Children's suitcase brand Trunki has lost its legal battle with Hong Kong rival Kiddee, after the UK's Supreme Court ruled that design rights had not been infringed.
UK-based company Magmatic, which designed the ride-on Trunki suitcase, claimed that Hong Kong company PMS had infringed its registered design rights with its lookalike version of an animal-themed ride-on suitcase named Kiddee.
But five Supreme Court justices unanimously disagreed, and ruled in favour of PMS on Wednesday – stating that while it had "sympathy for Magmatic", the "Design Right is intended to protect designs not ideas".
Magmatic registered its designs for Trunki in 2003, while PMS came up with Kiddee in 2013 as a model for the discount market.
According to the Guardian, PMS managing director Paul Beverley has openly admitted that he came up with the idea for Kiddee Cases after seeing Trunki luggage.
He described the court's decision as a "victory for fair competition", stating that it "ensures that the Kiddee Case can continue to be sold to price-conscious UK families".
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Magmatic won a High Court judgment against PMS in July 2013, but this was overturned in March 2014 after the court of appeal ruled that the Kiddee case looked sufficiently different to the Trunki one.
Trunki has since been on a two-year campaign to uphold the 2013 high court judgment against PMS.
The company's founder Rob Law gained the support of some of the country's leading design figures, including Terence Conran, Kevin McCloud, and Brompton bikes CEO Will Butler-Adams.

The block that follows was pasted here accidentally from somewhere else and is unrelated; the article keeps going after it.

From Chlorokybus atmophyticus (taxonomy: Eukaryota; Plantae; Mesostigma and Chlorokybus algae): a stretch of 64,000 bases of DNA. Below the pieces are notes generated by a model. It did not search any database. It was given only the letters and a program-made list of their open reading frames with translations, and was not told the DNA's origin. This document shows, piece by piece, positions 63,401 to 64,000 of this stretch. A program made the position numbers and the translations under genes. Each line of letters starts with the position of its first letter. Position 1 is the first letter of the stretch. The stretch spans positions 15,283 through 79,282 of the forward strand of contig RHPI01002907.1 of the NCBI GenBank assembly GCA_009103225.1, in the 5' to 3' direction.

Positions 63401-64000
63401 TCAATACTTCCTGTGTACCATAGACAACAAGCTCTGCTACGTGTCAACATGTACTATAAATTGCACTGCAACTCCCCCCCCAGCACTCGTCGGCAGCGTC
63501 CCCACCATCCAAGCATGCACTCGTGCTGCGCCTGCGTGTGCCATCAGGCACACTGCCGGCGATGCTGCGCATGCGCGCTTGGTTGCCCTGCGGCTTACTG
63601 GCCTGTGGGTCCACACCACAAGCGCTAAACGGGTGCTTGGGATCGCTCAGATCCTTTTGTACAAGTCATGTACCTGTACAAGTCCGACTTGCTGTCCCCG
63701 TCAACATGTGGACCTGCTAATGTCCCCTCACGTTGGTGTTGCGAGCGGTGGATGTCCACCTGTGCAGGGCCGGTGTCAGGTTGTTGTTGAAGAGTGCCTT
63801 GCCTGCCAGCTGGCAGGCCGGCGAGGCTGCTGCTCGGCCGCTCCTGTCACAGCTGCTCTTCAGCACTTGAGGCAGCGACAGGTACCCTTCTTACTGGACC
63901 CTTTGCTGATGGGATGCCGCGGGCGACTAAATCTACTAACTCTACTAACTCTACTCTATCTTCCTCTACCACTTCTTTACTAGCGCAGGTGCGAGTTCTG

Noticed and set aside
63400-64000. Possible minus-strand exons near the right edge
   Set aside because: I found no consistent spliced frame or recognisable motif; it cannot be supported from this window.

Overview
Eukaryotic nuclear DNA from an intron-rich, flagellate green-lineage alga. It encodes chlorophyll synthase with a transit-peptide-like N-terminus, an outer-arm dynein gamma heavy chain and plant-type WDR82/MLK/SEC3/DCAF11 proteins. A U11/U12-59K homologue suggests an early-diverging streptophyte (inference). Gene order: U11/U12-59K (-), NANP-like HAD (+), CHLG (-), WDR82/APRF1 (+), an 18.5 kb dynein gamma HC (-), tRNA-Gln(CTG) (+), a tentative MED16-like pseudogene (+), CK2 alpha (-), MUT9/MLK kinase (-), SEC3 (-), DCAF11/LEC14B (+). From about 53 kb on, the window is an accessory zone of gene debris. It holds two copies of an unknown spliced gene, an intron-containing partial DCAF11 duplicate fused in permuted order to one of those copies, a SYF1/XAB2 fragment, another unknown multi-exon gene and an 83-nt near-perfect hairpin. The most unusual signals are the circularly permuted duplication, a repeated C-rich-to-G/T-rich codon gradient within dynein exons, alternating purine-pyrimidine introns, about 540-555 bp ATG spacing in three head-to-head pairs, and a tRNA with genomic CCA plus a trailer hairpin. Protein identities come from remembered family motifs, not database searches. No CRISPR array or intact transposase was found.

He argued that the court ruling undermines the rights of hundreds of thousands of British design-focussed businesses, leaving them open to design infringement.
"We are devastated and bewildered by this judgment, not just for ourselves but for the huge wave of uncertainty it brings to designers across Britain," said Law. "We created an original product in Trunki and protected it by computer generated registered design – a process used to protect a third of designs across Europe."
"In my honest opinion, the Trunki was willfully ripped off," he added. "We stood up to this behaviour, held it to account and took our case all the way to the highest court in the land – only for the judges to rule that we are not protected against the copy. They're effectively sending knights into battle without armour."
Law believes that the decision puts British designers at a disadvantage compared to their European counterparts, stating that courts on the continent offer a "far more robust approach to infringement".
"The law is meant to be about certainty," he said. "But this decision will create chaos and confusion among Britain's design community, who have relied on a pan-European right which has been in place since 2002."
In 2014, the UK government was attacked by design brands including Vitra, Artek and Flos for delaying the implementation of a law that would ban the sale of copies of their furniture and lighting products.
The brands have since formed a coalition to lobby the government after learning that the law – passed in 2013 – will not be brought into effect until 2020.
"The UK has never had the same level of intellectual property protection as the rest of Europe," said Tony Ash, managing director of Vitra in the UK, USA, India, Middle East and Far East. "There it's 70 years plus the lifetime of the creator but here it's 25 years from creation. So we've always been at a disadvantage. We lose business and the designers lose royalties."
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